The bongo entered Cuban popular music as a key instrument of early son ensembles, quickly becoming—due to the increasing popularity of the son—"the first instrument with an undeniable African past to be accepted in Cuban “society” circles".[3] This is attested, for example, in poems by Nicolás Guillén.[3] As son evolved and distanced itself from its precursor, the changüí, so did the bongos. The bongos used in changüí, known as bongó de monte, are larger and tuned lower than their modern counterparts, have tack-heads instead of tunable hardware, and play in a manner similar to the lead conga drum (quinto) and other folkloric lead drum parts.[7] Unlike modern son, changüí never extended its popularity beyond eastern Cuba, and hence its bongos remain a rare sight. It is commonly accepted that the son reached Havana partly as a result of the arrival of musicians members of Cuba's ejército permanente (permanent army), which brought music from eastern Cuba with them. Among the first known bongoseros to enlist in the ejército permanente in Santiago de Cuba was Mariano Mena.[20]

During the sexteto era, son groups began performing and touring more than ever before, and for the first time, recordings were being made. It was in this context that the first great innovators of the bongo made their mark, and unlike their predecessors, their names were not lost in time.[3] Of particular note were Óscar Sotolongo of the Sexteto Habanero and José Manuel Carriera Incharte "El Chino" of the Sexteto Nacional, the two leading groups of the 1920s and '30s. Sotolongo himself would later leave the Habanero and direct his own group, the Conjunto Típico Cubano.[21] His replacement was Agustín Gutiérrez "Manana", who is widely considered one of the most influential bongoseros, partly due to his condition as an Abakuá member, which allowed him to develop techniques based on the ekué (secret drum) drumming of such society.[15] In 1930, Sotolongo's son, Andrés Sotolongo replaced Gutiérrez in the Habanero.[22] Decades later, at 82 years of age, Andrés Sotolongo was recorded for the Routes of Rhythm documentary playing alongside Isaac Oviedo.[23]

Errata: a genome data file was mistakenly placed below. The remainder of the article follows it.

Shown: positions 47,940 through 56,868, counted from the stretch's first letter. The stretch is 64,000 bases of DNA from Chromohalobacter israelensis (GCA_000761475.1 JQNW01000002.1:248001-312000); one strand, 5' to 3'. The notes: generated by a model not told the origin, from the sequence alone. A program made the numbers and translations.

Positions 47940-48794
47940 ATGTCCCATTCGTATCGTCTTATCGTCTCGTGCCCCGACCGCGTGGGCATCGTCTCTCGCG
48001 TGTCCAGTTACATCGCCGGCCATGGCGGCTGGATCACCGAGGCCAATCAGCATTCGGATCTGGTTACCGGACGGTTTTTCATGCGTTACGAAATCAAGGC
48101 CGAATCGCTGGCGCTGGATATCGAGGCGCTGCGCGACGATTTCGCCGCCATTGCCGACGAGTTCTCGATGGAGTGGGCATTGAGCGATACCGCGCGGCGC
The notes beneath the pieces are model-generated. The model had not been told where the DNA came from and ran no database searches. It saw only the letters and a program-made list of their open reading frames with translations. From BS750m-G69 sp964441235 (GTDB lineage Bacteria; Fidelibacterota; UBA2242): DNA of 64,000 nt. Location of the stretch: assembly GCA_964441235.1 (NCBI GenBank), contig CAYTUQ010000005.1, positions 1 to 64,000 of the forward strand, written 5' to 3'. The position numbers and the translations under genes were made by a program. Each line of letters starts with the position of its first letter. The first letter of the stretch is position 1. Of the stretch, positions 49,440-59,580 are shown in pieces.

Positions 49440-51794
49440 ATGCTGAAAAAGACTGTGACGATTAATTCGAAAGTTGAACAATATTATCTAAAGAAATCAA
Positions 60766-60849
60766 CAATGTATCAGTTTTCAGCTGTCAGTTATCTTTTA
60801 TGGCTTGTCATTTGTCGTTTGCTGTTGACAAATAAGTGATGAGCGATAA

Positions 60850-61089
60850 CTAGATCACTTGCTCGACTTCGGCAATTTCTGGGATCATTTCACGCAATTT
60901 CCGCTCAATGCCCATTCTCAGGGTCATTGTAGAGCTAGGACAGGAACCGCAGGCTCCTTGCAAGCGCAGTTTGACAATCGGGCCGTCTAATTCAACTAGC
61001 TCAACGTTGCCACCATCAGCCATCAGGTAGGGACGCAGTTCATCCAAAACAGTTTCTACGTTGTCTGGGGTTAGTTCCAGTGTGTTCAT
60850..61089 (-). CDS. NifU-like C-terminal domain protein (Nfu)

"The Cuban government has prohibited the beating of the African bongo drum. The restriction carries heavy penalties on the ground that the monotonous reverberations induce a state of savagery in ignorant listeners and a state of irritation in others."

Life magazine, 1929[24]

In 1929, bongos and other drums were banned by the Cuban government.[24][25] This prohibition extended that of 1925, which outlawed congas in the context of street carnivals, but not the comparsas themselves. Ironically, this original ban was enacted by the mayor of Santiago de Cuba, Desiderio Arnaz II, father of Desi Arnaz, who later popularized congas, bongos and bokús across America and the world. This repression of Afro-Cuban culture was denounced by poets in the Afrocubanismo such as Guillén, whose "Canción del bongó" (Song of the bongo) was published in 1931.[26]